• They can only produce electricity in the range of 15–45 miles per hour windspeed, so most turbines only have an average 40% rate in producing electricity. In other words, they have a low-efficiency rate since they produce little or no power around 60% of the time.

Wind Turbines produce little or no power around 60% of the time and have no means of decomposing.

  • Solar Energy — is converting the sun’s thermal energy into electricity. Photovoltaic panels are placed directly under the sun and convert the sun’s rays into electricity. These panels will then be connected to the power grid to supply power to households.
  • One major disadvantage of a solar panel is the large amount of open space required to produce energy. To produce 1mW of energy you need 2.5 acres of land or 100,000 square feet, and this number does not even include other solar equipment needed to make these systems function.
  • It takes 130,000 acres of land to produce 26 Trillion Watt-hour of electricity per year (26 billion kWh annually.) Large lands for solar farms may not be widely available. Advanced solar cell only have an efficiency of 25%, while household solar cells are at 19% efficiency. The solar panel lasts anywhere between 25–30 years.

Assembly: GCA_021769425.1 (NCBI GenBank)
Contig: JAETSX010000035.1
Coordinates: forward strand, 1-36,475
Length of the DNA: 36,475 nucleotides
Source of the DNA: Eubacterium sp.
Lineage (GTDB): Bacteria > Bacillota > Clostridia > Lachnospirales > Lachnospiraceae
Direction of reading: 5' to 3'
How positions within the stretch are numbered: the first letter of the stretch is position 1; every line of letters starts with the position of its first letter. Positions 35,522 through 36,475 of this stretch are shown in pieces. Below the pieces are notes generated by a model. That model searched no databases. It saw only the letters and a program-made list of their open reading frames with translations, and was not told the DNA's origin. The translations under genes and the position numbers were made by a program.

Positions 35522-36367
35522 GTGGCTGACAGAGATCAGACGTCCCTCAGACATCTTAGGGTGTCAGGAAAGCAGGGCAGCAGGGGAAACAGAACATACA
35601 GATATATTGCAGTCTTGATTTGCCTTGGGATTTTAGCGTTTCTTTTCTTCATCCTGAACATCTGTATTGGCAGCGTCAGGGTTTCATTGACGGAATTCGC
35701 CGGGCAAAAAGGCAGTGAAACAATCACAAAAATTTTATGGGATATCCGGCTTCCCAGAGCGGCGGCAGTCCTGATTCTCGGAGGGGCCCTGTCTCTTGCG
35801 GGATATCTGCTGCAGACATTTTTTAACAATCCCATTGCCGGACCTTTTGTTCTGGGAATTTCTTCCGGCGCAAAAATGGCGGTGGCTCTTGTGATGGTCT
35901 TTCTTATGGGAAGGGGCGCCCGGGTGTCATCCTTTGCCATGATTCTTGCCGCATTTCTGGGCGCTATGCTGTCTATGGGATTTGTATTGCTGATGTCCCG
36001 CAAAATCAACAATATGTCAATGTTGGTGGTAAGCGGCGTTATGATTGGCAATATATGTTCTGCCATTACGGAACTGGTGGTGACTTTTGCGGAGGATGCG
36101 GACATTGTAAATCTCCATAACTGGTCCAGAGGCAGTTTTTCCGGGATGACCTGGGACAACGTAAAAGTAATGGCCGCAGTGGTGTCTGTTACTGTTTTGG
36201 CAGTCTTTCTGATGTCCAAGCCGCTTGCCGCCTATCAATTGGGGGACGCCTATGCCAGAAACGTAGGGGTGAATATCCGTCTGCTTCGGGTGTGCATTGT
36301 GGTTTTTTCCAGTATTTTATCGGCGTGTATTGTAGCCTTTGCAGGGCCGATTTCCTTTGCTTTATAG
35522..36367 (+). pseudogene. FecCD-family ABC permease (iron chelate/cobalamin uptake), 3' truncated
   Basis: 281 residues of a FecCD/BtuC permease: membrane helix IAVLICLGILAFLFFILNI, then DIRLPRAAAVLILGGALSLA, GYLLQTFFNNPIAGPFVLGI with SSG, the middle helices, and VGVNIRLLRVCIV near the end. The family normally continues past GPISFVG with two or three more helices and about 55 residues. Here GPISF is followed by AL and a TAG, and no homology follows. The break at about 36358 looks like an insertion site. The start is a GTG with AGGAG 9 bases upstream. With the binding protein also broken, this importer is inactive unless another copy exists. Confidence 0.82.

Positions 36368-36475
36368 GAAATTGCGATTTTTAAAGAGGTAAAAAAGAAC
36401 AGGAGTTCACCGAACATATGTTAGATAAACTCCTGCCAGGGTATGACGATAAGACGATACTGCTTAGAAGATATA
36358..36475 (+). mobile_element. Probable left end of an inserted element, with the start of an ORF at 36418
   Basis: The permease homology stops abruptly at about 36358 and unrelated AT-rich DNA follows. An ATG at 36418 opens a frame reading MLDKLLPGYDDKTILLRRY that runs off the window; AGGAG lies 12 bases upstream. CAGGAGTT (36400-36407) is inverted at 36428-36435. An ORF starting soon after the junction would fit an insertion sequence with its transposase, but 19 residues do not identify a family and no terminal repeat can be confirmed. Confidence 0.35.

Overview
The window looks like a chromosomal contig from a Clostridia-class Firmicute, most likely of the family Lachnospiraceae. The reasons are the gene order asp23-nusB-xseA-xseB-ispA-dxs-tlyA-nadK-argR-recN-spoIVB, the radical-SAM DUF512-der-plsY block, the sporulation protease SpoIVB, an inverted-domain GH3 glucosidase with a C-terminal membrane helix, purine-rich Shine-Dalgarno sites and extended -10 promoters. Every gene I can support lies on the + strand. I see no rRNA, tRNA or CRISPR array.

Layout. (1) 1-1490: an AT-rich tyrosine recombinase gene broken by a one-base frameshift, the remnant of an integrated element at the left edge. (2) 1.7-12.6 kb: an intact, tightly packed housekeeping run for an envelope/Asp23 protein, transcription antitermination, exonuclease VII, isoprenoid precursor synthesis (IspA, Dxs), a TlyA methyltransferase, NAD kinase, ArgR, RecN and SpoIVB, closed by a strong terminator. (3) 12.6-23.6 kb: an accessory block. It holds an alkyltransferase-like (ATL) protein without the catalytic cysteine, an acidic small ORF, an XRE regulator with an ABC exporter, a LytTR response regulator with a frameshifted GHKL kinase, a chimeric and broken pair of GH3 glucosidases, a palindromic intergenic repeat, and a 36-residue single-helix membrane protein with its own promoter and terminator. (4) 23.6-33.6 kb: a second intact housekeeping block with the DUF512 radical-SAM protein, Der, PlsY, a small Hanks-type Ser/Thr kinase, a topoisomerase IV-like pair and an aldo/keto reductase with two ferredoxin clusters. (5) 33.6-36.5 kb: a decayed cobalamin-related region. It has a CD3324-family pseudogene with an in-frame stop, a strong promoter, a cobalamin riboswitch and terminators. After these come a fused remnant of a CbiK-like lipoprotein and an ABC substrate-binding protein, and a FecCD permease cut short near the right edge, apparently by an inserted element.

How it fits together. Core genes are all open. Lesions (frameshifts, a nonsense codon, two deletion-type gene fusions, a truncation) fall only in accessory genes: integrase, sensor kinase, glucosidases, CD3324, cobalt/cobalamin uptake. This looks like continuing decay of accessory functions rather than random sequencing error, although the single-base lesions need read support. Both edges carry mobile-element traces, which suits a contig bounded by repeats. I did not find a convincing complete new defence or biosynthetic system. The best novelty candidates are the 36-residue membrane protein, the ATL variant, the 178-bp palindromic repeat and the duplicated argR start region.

• Solar panels also leak toxic chemicals into the ground water with age, described as a “leaching of cadmium telluride (CdTe) pollutants such as lead or carcinogenic cadmium.

Solar Panels have only between 19%-25% Efficiency and leak toxic chemicals.

A new generation of Renewable Energy

Hydropower is the energy you get from moving water. People have been using the force of flowing streams or rivers to produce energy for hundreds of years. Hydropower uses the powerful flow of water and diverts large amounts of water to turbines that produce electricity.

Hydropower is one of the primary sources of renewable energy and accounts for 6.6% of the total power output in the U.S. in 2019 and 38% of the total renewable electricity generated. Hydroelectric power is derived from water, so hydroelectric power plants are typically found near bodies of water, usually a large river or dammed resevoirs. The faster the current of water, the more electricity is produced.

The earth’s surface is 70% water, so hydropower’s potential for supplying the world’s need for renewable energy is tremendous. Present hydropower technology has barely scratched the surface of what is possible. Our rivers and streams are good sources of hydro-electrical energy. But we have a more immense and powerful resource, which is our vast open ocean.

Wave energy is one of the most durable, impactful, and consistent forms of energy available on this planet, and its use is largely untapped by humans. In fact, 1,500 times more investment dollars are spent exploring outer space than exploring the ocean and its capabilities.

Every day powerful waves surround our oceans and reach every part of the continent. Mighty waves with unstoppable energy that shape the landscape around them. Imagine being able to harness such a powerful force and then putting them to good use as a renewable, environmentally sustainable, and endless source of electricity.